Pretty classy work station!

This project was a decent learning experience. I'd say it was a solid first attempt with the epoxy. I'm thinking about expanding into medallions made from fabrics. Might be kind of cute. As long as I can find rubber molds.


Sunday, January 8, 2012

Holly Jolly January

Sorry about the little hiatus we've been on. I haven't been too motivated recently, but here are some gift ideas under $10...three weeks after Christmas. My family hasn't gotten their gifts from me yet, so it still counts. You should probably get started on your list for this Christmas now anyway. Remember how stressed you were a few of weeks ago?

Personalized Wreaths

My mom's Christmas list included three things that were supposed to suffice for three daughters and our dad. The gifts were bought before I even saw the list, so I was left with no ideas. This is usually how it goes. And she wonders why her husband got her a flat screen tv one year...
Merry Christmas, Mom!

She loves the American antique style, so I thought up this personalized wreath. I got everything from Hobby Lobby and with sales and coupons, it only cost $6 to make!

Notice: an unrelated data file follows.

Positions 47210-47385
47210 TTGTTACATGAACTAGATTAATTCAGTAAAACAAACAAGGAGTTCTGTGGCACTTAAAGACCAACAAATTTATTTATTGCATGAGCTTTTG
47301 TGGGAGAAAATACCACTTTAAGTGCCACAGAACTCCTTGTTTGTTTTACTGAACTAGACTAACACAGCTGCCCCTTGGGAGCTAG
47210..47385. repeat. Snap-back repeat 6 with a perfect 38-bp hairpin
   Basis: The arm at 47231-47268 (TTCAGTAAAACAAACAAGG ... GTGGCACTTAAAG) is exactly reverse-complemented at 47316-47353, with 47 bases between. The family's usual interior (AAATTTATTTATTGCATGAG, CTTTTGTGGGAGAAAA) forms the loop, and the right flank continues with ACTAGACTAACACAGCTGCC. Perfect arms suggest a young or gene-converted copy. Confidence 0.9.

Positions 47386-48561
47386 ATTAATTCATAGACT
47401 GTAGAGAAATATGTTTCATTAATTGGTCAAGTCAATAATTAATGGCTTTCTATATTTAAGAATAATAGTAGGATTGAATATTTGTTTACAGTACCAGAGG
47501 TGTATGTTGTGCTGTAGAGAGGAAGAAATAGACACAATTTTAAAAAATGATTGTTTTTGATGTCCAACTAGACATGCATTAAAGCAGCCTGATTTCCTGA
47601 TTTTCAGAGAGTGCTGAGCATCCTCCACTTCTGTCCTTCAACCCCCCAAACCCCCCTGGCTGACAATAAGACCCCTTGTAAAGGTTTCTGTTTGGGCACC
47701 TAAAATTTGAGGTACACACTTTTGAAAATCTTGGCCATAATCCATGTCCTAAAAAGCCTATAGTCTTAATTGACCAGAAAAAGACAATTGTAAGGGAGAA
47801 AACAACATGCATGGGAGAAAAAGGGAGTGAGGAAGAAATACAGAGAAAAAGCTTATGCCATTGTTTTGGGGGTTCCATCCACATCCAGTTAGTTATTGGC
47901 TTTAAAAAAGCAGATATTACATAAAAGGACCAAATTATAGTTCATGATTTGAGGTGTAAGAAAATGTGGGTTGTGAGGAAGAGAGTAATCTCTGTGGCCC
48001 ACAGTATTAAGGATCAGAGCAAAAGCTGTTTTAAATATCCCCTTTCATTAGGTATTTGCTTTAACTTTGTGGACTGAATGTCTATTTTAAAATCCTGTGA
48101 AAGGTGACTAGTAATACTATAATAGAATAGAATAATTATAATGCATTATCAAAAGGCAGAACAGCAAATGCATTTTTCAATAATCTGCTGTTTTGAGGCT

Wreath  $2.99 after a 40% off coupon
Letter $1.39 after a 30% off sale
1/4 yard of fabric $1.22 after a 30% off sale

The picture pretty much speaks for itself, but I'll explain how I completed the wreath. I decided to make my grandma one too, so I'll show you the process for hers.


I painted the letter with a tan base coat so that when I did the distressing, there would be color underneath. I propped the 'F' up on an old bowl, which made painting the sides a lot easier. Unbeknownst to me, this was my husband's "favorite cereal bowl!" Okay...sorry, it was ugly.

Next I painted on the red. After that dried, I started the distressing and realized I didn't have any sandpaper. I tried using a Brillo pad for a while, but that didn't really work. Then my husband suggested an emery board...what a good idea! It worked and was way easier to maneuver. I also used a flathead screwdriver to nick up the surface a little. Ruining something you just worked on for an hour is fun yet terrifying...